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By Dean Scott
The outgoing Obama administration made a last-minute $500 million payment Jan. 17 to an international fund to help developing nations address climate impacts, a move that sparked Republican outrage three days before Donald Trump’s inauguration.
Sen. John Barrasso (R-Wyo.), perhaps the leading Senate opponent of such climate aid, said the payment was an end run around Congress, which had not specifically appropriated the funding.
“The Obama administration is now sending this slush fund another $500 million in its final days in the White House,” Barrasso, the new chairman of the Senate Environment and Public Works Committee, said in a statement. “This is a complete disregard for the will of the voters and an insult to American taxpayers.”
After reporters asked Barrasso what options the Republican-controlled Congress might have to rescind the payment, the senator said he had no further comment beyond his prepared statement.
Sen. Bob Corker (R-Tenn.), chairman of the Senate Foreign Relations Committee, said the move was not surprising given the number of Obama’s last-minute actions, which he added are not uncommon for an outgoing president. “Yeah, he’s doing a lot of things before he leaves office,” Corker told reporters, adding that he had just been made aware of the $500 million climate fund payment.
The State Department announcement—which brings the total U.S. contribution to the United Nations’ Green Climate Fund to $1 billion—was hailed by environmental groups, who fear it may mark the end of U.S. support for international climate funding.
But it comes as Trump, who vowed during the campaign to withdraw the U.S. from the deal and end international climate aid, is about to take office. It is unclear what options, if any, the new president would have to reverse the funding.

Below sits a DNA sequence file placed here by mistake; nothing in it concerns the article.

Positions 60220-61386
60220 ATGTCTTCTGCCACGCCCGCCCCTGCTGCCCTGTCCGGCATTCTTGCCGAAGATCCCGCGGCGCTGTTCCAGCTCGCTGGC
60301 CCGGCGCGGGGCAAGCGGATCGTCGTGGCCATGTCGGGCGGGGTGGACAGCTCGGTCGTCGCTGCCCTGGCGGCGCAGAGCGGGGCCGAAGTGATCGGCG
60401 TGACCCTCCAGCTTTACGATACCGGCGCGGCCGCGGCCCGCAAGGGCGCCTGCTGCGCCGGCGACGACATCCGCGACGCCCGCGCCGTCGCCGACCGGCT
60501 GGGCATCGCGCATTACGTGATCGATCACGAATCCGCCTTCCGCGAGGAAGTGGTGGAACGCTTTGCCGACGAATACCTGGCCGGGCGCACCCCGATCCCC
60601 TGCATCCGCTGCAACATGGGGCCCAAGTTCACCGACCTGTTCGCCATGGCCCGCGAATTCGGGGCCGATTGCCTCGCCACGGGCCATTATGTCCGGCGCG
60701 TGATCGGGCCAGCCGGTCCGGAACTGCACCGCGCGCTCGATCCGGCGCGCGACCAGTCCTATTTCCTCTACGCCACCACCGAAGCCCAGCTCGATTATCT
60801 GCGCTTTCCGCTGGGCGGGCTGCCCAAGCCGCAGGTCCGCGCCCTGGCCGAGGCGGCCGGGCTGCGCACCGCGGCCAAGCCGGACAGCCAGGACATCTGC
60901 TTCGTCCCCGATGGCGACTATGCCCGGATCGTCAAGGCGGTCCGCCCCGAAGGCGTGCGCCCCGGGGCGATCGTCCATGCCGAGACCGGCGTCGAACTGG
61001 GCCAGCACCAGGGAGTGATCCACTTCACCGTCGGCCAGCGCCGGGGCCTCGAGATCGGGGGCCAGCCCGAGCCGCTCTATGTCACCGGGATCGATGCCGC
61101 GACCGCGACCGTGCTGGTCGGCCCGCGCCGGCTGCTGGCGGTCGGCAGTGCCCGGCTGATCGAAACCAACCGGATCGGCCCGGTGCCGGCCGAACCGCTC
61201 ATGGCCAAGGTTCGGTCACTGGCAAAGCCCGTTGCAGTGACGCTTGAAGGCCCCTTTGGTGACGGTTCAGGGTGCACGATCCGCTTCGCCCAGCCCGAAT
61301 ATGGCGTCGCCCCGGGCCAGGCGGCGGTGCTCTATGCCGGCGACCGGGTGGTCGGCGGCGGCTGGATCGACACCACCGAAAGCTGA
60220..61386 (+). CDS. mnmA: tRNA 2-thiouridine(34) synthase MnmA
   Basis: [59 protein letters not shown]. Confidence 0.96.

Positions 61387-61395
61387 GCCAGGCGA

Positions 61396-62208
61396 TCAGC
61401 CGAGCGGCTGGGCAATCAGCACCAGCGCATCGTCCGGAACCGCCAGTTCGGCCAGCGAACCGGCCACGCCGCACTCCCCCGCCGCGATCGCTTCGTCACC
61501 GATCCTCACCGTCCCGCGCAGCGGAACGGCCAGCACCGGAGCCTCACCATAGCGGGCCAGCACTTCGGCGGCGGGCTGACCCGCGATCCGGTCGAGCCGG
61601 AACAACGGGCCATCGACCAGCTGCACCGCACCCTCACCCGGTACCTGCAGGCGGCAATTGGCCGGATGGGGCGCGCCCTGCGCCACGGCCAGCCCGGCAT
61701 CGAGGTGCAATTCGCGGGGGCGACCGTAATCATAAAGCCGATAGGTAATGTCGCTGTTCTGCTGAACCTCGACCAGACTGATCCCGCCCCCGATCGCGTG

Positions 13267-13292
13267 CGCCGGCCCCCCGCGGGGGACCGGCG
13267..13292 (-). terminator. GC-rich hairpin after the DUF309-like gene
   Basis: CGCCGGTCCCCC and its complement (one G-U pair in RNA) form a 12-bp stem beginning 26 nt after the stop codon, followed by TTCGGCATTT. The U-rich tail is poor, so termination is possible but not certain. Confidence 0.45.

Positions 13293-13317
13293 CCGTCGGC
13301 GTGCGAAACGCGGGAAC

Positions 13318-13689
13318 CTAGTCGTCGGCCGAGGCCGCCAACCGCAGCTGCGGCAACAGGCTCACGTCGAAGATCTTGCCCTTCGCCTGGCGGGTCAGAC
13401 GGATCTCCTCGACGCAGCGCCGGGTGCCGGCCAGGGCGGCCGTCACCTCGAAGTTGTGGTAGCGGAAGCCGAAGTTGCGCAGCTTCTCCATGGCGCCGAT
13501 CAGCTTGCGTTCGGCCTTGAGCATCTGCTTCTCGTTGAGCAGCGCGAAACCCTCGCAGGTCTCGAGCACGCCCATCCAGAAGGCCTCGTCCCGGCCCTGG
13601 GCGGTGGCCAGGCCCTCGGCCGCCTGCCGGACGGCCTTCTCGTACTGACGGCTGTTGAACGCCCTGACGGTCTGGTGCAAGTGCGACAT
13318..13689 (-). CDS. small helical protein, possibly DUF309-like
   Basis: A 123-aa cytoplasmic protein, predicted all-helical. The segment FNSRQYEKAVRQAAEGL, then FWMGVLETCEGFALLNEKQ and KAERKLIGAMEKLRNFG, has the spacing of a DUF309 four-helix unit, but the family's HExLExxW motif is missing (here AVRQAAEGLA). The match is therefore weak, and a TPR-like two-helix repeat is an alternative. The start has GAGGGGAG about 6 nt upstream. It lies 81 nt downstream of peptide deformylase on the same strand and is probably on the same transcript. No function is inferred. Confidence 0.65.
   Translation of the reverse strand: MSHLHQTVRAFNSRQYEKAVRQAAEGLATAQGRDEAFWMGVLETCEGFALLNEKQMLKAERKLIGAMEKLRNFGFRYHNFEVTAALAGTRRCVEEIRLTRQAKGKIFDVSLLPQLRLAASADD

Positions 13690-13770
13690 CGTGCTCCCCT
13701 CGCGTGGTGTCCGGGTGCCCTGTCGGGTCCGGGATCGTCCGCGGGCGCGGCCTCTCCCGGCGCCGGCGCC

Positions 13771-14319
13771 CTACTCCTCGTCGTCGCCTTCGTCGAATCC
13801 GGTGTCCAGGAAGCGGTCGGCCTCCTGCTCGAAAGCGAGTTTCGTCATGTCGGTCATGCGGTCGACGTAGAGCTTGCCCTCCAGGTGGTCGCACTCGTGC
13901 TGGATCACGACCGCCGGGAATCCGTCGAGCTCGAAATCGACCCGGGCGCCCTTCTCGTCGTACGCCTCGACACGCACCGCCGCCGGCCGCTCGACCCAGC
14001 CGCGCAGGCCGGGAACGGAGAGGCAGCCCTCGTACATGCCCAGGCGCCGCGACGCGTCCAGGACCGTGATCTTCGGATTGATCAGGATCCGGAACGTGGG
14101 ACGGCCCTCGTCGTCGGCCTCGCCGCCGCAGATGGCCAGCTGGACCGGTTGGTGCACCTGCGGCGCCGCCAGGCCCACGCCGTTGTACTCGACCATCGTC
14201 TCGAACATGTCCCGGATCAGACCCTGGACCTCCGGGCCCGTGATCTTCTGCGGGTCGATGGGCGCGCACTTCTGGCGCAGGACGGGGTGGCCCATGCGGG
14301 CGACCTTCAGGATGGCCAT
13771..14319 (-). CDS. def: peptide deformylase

The green fund is only a slice of the $100 billion a year in combined public and private funding pledged by richer nations to developing nations in the run-up to the 2015 Paris climate pact, the first international climate deal to include actions from developed and developing nations alike.
“Republicans in Congress should never have made it so difficult for the world’s wealthiest country to assist the world’s poor as they struggle daily to feed their families and make ends meet on a warming planet,” Friends of the Earth said in a statement.
The Obama administration in 2014 pledged a total of $3 billion over four years to the green fund in hopes of prodding developing nations already being hit by climate impacts to sign on to a global climate deal. But the latest $500 million contribution, combined with the initial $500 million payment the U.S. made to the fund in March, still leaves the U.S. $2 billion short of that 2014 pledge.
Sen. Patrick Leahy (Vt.), the top Democrat on the Appropriations subcommittee for State Department funding, welcomed the payment, saying it ensures the U.S. keeps a “seat at the table” in talks to implement the Paris climate pact reached in 2015. Trump’s pick for secretary of state, Rex Tillerson, said at a confirmation hearing last week that he supports keeping the U.S. “at the table” in those negotiations.
To contact the reporter on this story: Dean Scott in Washington, D.C., at DScott@bna.com
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